What is constipation?
It means that a person has 3 bowel movements or fewer in a week. The stools are hard and dry and sometimes painful to pass. Contrary to popular belief, you do not need to have a bowel movement every day. Each person’s body is different and many factors contribute to your gut regularity. Normally, if you’re eating a high fiber diet, drinking at least 6-8 glasses (250 ml or 8 oz) of liquids a day, and exercising daily, this is enough to keep your digestive system regular. However, in some cases regardless of the amount of fiber and water, many other factors can contribute to constipation such as:
- Underlying conditions like narrowing or blockage of the colon, IBS, SIBO, underactive thyroid, diabetes and/or neurological conditions
- Side effects from medications, like those for pain, depression, high blood pressure, and Parkinson’s disease
- Calcium and iron supplements
Therefore, diet and lifestyle regimes may not be enough to alleviate constipation and your doctor may recommend laxatives. Here are some of the most common types:
Your body does not digest bulk-forming laxatives; instead, the fiber they contain absorbs and retains a large quantity of liquid, thereby forming a soft, bulky stool. The bulky size stimulates the intestinal muscles to naturally contract (peristalsis), causing digestive contents to move along, leading to an easier bowel movement. It usually works anywhere from about 12 hours to 3 days to show results, depending on individual digestive system transit times. Therefore, it will not provide immediate relief of constipation. It is the optimal aid for ongoing digestive regularity and is helpful for conditions such as diverticular disease, IBS and hemorrhoids. They are believed to be safe for long-term use and are usually well tolerated. Some side effects include bloating, gas, cramping, and/or increased constipation, especially if you don’t consume enough water. Examples: psyllium (Metamucil®), inulin (Metamucil® Simply Clear), wheat dextrin (Benefibre®), methylcellulose (Citrucel®), and polycarbophil (FiberCon®, Prodiem®). Psyllium, but not wheat bran, has been associated with less sides effects of gas and bloating.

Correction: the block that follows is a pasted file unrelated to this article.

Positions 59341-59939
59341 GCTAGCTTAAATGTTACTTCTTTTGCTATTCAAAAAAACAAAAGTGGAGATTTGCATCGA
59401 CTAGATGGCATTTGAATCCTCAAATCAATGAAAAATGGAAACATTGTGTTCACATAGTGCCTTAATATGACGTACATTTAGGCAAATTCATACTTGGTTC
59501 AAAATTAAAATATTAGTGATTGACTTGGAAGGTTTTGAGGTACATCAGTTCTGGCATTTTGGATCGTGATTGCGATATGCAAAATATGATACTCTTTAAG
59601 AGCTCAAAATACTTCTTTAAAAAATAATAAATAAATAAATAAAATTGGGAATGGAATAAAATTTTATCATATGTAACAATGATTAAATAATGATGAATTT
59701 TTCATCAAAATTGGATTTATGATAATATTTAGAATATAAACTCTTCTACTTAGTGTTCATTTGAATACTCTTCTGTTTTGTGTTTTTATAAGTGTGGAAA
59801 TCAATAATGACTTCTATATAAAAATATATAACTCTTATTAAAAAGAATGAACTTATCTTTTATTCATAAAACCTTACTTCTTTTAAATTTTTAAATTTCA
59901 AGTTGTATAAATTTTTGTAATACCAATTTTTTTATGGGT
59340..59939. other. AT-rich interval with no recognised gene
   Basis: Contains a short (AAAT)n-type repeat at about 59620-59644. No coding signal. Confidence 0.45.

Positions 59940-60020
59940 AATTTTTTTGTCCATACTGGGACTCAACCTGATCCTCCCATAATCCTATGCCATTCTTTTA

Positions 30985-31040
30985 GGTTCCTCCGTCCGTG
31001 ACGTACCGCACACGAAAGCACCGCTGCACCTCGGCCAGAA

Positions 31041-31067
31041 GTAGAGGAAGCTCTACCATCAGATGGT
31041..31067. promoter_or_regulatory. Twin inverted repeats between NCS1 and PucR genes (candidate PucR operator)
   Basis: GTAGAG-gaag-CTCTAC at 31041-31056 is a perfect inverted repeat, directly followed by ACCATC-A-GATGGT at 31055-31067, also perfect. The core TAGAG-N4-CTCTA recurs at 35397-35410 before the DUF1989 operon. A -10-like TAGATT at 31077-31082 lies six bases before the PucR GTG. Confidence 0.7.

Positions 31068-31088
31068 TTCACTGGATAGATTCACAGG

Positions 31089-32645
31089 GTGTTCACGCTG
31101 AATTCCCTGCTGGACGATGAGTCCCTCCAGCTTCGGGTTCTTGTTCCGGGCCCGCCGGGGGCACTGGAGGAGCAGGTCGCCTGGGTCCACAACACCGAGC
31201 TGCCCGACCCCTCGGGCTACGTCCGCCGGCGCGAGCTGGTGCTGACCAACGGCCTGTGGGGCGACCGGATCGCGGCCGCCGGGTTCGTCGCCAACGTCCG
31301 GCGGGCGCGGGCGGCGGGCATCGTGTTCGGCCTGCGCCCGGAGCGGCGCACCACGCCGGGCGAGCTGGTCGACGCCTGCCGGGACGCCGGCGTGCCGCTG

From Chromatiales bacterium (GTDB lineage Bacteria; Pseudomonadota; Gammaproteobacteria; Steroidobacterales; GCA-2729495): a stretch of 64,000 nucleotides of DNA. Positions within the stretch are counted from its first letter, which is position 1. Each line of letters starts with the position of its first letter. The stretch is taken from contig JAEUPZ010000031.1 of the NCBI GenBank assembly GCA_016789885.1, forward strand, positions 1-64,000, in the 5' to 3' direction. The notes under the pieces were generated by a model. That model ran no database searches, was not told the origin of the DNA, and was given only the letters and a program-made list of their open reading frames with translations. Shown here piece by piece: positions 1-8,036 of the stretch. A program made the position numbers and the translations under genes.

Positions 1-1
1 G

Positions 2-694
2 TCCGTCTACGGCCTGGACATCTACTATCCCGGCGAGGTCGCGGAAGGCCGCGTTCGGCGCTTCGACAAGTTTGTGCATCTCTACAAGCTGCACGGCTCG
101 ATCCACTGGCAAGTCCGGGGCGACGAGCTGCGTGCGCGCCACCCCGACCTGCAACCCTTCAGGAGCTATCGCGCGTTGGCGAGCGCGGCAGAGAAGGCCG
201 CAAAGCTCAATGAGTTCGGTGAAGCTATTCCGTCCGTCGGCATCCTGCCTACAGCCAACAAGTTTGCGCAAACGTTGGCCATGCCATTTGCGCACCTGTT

These enable easier incorporation of water into the stool to keep it soft and easier transit. This reduces or eliminates the need to strain. They do not directly affect the digestive tract muscles but some people may create a tolerance to softeners and may require higher doses over time. Examples: docusate sodium (Colace®).
They increase peristalsis to move contents along, facilitating a shorter colonic transit time and have a more immediate effect, about 6-10 hours after intake. However, it may cause the colon to stop functioning correctly (cathartic colon) which often occurs with daily use after which the body becomes dependent for normal peristaltic activity. For patients who have chronic constipation caused by IBS-C, stimulants may be the only solution but, even then, it should only be used for a short term and under the supervision of a healthcare provider. Examples: bisacodyl (Ex-lax®, Dulcolax®), castor oil, and senna.
They act as hyperosmolar agents, increasing water content of stool and therefore making stool softer and easier to pass, as well as increasing colonic peristalsis. A few include lactulose, milk of magnesia and polyethylene glycol (PEG). Examples are: GoLYTELY®, MiraLax®, GlycoLax®
The laxative mechanism of prunes is not yet fully understood but researchers suspect it is likely related to the combination of sorbitol, soluble fiber, and polyphenols content. Fiber acts as a bulking agent, and sorbitol acts as an osmotic laxative even without any fiber.
Coffee’s effect is not solely due to caffeine, since decaf coffee has shown the same effect for some individuals. Coffee stimulates the contractions of the stomach and intestinal tract, and it stimulates bile excretion. It also helps to release gastrin, a hormone that plays a role in the motility of the intestinal tract. Drinking coffee or any other beverage in the morning stimulates a defecation reflex known as the gastrocolic reflex. This reflex helps jump-start your bowels whenever you eat or drink with an empty stomach.
If you suffer from chronic constipation and are unsure of the right treatment for you, talk to your physician for a specific recommendation.